A mild, pleasurable day. One without challenges, struggle, or oppressive heat. Sometimes this prickly forest of ours is a real giver.


The trail down to Sheep Camp.
Sheep Camp.
And the meadow immediately below Sheep Camp.
Cuyama Wash dominating the distant view, from somewhere east of Grouse.
The San Emigdio Mesa and Cuyama Badlands, taken from Cerro Noroeste Road.

Sunday, August 17, 2014

Dry Times: East & West Forks Lions Creek

East Fork Falls

As the drought has unfolded I've developed a curiosity about which of our backcountry water sources   are still producing some flow. Granted, most drainages out there are stunningly dry, but I've seen a couple places lately that have withstood the trend to a degree. With a half day of free time on my hands I decided on a quick circuit between the east and west forks of Lions Creek.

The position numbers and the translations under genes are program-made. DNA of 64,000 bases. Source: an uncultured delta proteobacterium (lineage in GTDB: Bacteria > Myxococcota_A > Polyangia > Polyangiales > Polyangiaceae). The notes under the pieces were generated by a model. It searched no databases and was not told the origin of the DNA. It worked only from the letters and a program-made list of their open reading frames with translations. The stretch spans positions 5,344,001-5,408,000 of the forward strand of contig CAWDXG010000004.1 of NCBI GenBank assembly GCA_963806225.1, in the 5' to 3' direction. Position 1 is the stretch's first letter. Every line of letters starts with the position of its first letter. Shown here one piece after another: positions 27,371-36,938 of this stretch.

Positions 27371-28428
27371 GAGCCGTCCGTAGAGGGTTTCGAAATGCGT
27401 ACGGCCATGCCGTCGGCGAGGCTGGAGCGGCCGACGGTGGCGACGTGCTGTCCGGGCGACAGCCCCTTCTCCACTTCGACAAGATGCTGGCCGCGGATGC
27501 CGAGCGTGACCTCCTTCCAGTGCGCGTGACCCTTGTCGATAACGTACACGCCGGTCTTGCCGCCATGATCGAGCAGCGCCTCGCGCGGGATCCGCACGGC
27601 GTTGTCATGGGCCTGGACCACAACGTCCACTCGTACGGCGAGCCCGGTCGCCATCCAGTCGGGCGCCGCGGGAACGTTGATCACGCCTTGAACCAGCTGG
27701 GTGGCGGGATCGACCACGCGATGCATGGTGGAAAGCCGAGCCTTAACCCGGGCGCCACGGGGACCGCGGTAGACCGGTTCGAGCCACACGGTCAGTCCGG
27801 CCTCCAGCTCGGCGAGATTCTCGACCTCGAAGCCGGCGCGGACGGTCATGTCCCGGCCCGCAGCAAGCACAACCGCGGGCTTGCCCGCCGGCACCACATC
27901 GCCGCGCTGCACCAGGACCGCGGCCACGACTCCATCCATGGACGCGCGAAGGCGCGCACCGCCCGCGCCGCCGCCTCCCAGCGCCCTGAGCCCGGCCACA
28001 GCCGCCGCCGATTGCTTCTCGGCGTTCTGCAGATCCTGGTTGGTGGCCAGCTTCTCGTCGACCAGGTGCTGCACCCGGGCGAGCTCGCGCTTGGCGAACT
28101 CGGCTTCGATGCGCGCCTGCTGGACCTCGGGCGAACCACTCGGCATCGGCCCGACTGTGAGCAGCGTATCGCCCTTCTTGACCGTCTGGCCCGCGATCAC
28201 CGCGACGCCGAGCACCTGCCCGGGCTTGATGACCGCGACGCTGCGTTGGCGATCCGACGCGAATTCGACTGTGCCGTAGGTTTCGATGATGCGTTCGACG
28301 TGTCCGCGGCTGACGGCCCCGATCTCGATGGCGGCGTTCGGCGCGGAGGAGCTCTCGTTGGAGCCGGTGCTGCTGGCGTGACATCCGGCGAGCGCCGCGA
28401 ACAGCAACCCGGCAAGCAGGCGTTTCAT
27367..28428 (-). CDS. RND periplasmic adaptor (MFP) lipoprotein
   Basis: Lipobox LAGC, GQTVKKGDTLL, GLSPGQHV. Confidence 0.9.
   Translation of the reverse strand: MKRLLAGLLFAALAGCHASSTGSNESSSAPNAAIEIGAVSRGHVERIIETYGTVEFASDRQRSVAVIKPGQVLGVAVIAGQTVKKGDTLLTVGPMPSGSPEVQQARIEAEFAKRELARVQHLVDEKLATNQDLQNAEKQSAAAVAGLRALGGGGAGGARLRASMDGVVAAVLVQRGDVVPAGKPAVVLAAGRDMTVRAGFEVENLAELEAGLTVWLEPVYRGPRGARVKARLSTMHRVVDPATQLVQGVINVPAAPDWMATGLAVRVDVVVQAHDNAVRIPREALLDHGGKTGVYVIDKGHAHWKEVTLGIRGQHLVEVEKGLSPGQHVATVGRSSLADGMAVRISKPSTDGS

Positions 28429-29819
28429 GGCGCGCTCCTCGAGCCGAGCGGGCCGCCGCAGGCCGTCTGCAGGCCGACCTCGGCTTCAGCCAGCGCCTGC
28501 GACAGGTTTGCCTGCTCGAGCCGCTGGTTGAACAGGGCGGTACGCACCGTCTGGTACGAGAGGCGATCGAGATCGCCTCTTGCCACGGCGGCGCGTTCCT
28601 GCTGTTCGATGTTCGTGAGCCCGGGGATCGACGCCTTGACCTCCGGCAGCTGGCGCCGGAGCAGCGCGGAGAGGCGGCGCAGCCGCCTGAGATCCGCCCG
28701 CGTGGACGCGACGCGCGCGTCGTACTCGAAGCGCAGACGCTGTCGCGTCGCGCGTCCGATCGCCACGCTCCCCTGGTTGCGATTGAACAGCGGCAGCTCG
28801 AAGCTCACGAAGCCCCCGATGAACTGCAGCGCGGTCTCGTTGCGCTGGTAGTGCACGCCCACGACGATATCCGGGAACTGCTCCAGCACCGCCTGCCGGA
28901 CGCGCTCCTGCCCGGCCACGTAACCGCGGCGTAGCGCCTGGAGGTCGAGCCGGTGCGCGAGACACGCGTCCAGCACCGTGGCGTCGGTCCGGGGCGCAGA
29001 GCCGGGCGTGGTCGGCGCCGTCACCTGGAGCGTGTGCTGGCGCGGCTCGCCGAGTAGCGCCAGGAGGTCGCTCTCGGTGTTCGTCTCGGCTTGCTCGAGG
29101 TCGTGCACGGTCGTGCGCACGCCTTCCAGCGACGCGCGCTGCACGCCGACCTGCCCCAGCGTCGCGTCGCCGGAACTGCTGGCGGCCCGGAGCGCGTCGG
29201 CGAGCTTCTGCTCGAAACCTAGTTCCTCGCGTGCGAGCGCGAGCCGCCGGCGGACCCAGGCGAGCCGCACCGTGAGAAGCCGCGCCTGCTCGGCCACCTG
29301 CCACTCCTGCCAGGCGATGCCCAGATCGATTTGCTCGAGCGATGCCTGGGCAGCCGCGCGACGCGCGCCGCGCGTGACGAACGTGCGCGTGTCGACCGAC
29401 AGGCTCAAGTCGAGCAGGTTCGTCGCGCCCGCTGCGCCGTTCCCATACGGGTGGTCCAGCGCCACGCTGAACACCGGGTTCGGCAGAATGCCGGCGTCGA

In a normal year there are pleasant falls up both forks, happily little gushers crashing into turquoise pools framed by cobbled conglomerate rock. Both falls are sheltered by magnificent old sycamores which caste a deep and dappled shade over the bubbling creek as it descends the rocky drainage. On a warm spring day each of these becomes an Eden of sorts, beautiful little gems of the Los Padres.